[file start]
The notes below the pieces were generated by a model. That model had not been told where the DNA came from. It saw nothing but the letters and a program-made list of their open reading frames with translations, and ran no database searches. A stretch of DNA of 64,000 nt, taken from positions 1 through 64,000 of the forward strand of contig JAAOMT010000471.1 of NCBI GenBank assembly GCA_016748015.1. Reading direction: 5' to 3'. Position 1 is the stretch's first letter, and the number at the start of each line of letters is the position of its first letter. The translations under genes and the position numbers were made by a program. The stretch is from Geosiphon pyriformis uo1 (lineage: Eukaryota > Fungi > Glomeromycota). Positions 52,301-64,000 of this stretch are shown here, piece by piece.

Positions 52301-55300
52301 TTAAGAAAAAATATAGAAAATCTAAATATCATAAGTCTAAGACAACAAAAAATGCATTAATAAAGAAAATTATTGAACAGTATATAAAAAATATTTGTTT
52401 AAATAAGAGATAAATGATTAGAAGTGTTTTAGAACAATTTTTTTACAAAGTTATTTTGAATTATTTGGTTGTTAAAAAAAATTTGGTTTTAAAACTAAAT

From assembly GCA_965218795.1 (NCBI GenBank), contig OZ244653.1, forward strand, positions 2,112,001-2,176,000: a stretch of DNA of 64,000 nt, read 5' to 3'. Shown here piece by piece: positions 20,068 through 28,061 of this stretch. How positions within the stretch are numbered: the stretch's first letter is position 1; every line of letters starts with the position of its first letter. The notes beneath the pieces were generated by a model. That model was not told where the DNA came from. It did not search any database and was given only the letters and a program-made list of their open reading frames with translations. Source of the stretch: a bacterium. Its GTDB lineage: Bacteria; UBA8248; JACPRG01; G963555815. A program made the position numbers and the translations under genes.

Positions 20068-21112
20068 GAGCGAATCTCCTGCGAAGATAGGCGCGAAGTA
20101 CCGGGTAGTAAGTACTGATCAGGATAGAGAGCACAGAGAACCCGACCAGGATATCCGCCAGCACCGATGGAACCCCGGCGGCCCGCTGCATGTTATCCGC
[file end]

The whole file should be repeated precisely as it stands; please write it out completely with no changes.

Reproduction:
The notes below the pieces were generated by a model. That model had not been told where the DNA came from. It saw nothing but the letters and a program-made list of their open reading frames with translations, and ran no database searches. A stretch of DNA of 64,000 nt, taken from positions 1 through 64,000 of the forward strand of contig JAAOMT010000471.1 of NCBI GenBank assembly GCA_016748015.1. Reading direction: 5' to 3'. Position 1 is the stretch's first letter, and the number at the start of each line of letters is the position of its first letter. The translations under genes and the position numbers were made by a program. The stretch is from Geosiphon pyriformis uo1 (lineage: Eukaryota > Fungi > Glomeromycota). Positions 52,301-64,000 of this stretch are shown here, piece by piece.

Positions 52301-55300
52301 TTAAGAAAAAATATAGAAAATCTAAATATCATAAGTCTAAGACAACAAAAAATGCATTAATAAAGAAAATTATTGAACAGTATATAAAAAATATTTGTTT
52401 AAATAAGAGATAAATGATTAGAAGTGTTTTAGAACAATTTTTTTACAAAGTTATTTTGAATTATTTGGTTGTTAAAAAAAATTTGGTTTTAAAACTAAAT

From assembly GCA_965218795.1 (NCBI GenBank), contig OZ244653.1, forward strand, positions 2,112,001-2,176,000: a stretch of DNA of 64,000 nt, read 5' to 3'. Shown here piece by piece: positions 20,068 through 28,061 of this stretch. How positions within the stretch are numbered: the stretch's first letter is position 1; every line of letters starts with the position of its first letter. The notes beneath the pieces were generated by a model. That model was not told where the DNA came from. It did not search any database and was given only the letters and a program-made list of their open reading frames with translations. Source of the stretch: a bacterium. Its GTDB lineage: Bacteria; UBA8248; JACPRG01; G963555815. A program made the position numbers and the translations under genes.

Positions 20068-21112
20068 GAGCGAATCTCCTGCGAAGATAGGCGCGAAGTA
20101 CCGGGTAGTAAGTACTGATCAGGATAGAGAGCACAGAGAACCCGACCAGGATATCCGCCAGCACCGATGGAACCCCGGCGGCCCGCTGCATGTTATCCGC